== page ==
Induction of Labor

Induction of labor is the use of medicines to start the process of labor and childbirth.

Induction of labor may be used if one of the following conditions exists:

1) Pregnancy has continued past the due date.

2) High blood pressure caused by the pregnancy has occurred, a condition called preeclampsia.

3) Infection of the amniotic sac

4) Early rupture of the membranes without labor.

5) Poor growth of the baby.

6) Rh incompatibility between the mother and the baby.

7) Diabetes in pregnancy

8) Kidney disease

9) Death of the baby prior to birth.

Before inducing labor, the doctor must assess the cervix to see if dilation or thinning of the cervix has occurred. The baby’s position must also be confirmed. If the baby is premature the doctor may also perform tests to determine if the baby’s lungs are mature. This is done via amniocentesis.

Induction of labor occurs in labor and delivery. The most common way to induce labor is amniotomy (breaking the bag of water) and oxytocin (Pitocin). Amniotomy (breaking the bag of water) is not any more painful than a normal vaginal exam. The doctor will use a special hooked instrument to make a small hole in your bag of water. Once it is torn the amniotic fluid will start to come out and uterine contractions usually start. This cannot be done safely if your cervix is not dilated or if the baby’s head is too high in your pelvis.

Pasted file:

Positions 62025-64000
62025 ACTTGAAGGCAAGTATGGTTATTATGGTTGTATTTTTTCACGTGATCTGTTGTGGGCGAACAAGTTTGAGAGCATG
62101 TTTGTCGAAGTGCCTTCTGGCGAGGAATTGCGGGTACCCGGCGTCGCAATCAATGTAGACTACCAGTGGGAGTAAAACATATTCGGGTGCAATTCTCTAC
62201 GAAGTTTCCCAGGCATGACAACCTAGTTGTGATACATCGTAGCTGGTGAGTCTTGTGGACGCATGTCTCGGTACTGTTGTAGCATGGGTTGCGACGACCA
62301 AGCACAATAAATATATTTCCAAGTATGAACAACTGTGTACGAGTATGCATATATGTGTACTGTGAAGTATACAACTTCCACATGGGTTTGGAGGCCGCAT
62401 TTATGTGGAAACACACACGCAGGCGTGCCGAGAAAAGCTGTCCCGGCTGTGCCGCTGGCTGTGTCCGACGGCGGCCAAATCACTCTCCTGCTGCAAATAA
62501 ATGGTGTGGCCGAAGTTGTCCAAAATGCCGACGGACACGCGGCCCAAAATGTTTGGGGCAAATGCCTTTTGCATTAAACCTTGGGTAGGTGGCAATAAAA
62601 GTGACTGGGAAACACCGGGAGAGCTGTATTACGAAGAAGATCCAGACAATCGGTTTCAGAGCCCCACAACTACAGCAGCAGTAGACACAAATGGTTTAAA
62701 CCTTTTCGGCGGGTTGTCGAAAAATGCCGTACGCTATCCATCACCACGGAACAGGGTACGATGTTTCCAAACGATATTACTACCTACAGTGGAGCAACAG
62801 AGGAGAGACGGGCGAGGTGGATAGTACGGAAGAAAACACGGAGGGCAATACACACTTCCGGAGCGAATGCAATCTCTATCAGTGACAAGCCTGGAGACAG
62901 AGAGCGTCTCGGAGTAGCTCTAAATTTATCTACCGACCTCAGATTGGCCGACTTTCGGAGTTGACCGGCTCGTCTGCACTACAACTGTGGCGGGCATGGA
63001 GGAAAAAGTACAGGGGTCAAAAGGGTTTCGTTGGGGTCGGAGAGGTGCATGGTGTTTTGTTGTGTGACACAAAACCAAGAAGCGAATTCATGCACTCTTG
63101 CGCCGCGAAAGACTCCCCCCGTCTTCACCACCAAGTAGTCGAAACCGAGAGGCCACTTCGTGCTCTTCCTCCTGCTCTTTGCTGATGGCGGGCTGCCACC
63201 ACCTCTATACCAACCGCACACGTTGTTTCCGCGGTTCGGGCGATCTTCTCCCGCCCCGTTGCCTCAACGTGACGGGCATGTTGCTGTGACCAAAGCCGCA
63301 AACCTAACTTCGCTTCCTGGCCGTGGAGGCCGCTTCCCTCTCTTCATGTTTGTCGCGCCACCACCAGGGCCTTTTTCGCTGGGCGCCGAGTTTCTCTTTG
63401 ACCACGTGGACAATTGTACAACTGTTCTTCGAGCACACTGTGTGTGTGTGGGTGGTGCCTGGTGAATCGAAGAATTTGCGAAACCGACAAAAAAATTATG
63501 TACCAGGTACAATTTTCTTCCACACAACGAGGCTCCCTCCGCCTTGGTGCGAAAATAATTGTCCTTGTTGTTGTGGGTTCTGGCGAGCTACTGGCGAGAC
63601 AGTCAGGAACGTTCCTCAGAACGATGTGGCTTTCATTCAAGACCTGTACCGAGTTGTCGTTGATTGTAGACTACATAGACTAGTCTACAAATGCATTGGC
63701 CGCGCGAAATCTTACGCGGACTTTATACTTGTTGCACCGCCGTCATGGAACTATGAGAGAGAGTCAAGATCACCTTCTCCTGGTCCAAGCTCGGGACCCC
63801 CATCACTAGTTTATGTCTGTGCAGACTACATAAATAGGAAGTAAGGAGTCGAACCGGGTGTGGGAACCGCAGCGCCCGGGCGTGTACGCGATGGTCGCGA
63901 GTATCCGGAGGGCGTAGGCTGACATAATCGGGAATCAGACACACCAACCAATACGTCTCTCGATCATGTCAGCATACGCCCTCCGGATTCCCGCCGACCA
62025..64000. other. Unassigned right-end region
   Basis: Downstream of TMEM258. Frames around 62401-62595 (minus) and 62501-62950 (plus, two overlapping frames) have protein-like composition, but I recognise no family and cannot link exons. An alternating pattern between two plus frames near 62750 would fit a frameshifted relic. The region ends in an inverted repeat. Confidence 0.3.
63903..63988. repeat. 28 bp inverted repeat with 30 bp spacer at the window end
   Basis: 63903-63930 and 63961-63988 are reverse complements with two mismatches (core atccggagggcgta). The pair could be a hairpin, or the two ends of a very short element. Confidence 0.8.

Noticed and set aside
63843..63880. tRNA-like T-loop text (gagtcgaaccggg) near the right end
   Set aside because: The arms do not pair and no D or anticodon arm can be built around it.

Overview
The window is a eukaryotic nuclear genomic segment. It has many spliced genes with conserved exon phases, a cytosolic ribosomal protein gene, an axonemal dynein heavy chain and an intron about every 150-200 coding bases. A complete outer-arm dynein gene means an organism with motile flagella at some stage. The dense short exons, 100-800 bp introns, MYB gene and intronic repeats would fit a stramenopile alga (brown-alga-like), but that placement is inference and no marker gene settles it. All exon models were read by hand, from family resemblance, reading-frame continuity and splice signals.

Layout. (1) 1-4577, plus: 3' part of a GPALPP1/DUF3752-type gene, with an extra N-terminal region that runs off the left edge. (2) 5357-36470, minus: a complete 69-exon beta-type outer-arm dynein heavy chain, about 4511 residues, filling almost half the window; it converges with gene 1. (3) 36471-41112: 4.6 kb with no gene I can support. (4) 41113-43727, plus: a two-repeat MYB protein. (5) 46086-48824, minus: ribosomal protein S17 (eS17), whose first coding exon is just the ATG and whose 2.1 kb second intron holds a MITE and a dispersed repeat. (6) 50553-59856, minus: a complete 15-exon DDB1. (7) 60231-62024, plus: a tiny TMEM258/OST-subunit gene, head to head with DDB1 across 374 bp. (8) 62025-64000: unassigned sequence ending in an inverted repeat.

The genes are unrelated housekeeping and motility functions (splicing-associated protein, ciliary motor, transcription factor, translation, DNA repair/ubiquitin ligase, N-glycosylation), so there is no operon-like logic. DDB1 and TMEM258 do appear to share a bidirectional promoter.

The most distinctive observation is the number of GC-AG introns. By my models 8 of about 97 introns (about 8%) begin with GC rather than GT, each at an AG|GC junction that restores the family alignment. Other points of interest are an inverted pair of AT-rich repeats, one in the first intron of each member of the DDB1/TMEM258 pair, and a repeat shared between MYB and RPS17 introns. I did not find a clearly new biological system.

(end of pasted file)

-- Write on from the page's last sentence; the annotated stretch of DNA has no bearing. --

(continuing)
The doctor may decide to start labor using oxytocin (pitocin). Oxytocin is a natural hormone that makes the uterus contract. Before oxytocin is started the doctor and nurses will be monitoring the baby’s heart rate. The monitor will also measure how often you are having contractions.  The nurse will begin an IV line so oxytocin can be given intravenously. At first you will get a small dose and it will be increased slowly until your contractions reach an appropriate strength and frequency. The doctor or nurse will adjust and continue the oxytocin until the baby is born. If you start contracting on your own the medication may be decreased or shut off. The risks associated with induction of labor can almost always be prevented by closely adhering to standard techniques such as close fetal monitoring and gradual escalation of the oxytocin dose. There is always small risk of fetal distress from contractions that are too strong or frequent, or from a squeezing (compression) of the umbilical cord. The other risk is of injury to the uterus itself such as a tear or rupture.

When complications occur, the oxytocin will stop and delivery may be performed via cesarean section if the problem cannot be corrected. If the baby is far down the birth canal, the doctor may use forceps or suction to deliver the baby vaginally.